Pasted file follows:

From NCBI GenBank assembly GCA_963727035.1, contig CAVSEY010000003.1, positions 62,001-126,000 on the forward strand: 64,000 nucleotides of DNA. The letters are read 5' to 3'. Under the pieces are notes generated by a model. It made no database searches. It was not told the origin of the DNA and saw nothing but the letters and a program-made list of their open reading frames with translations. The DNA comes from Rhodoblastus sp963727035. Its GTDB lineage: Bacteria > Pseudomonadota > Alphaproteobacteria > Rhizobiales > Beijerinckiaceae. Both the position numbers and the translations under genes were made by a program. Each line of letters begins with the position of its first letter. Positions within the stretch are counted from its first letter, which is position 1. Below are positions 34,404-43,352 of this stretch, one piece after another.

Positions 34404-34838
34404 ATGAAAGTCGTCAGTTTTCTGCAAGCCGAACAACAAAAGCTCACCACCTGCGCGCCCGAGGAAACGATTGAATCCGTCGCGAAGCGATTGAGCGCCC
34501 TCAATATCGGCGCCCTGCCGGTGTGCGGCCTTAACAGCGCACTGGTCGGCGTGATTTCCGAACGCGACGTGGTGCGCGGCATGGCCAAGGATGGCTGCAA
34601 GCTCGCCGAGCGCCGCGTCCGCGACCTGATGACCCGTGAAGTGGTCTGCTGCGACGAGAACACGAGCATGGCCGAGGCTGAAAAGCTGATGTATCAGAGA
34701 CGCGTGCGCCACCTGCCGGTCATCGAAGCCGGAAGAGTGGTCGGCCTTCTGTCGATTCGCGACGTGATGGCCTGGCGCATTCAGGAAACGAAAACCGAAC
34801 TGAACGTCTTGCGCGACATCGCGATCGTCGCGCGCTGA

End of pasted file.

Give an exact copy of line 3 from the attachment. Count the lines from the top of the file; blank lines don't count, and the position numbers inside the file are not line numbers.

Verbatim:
34404 ATGAAAGTCGTCAGTTTTCTGCAAGCCGAACAACAAAAGCTCACCACCTGCGCGCCCGAGGAAACGATTGAATCCGTCGCGAAGCGATTGAGCGCCC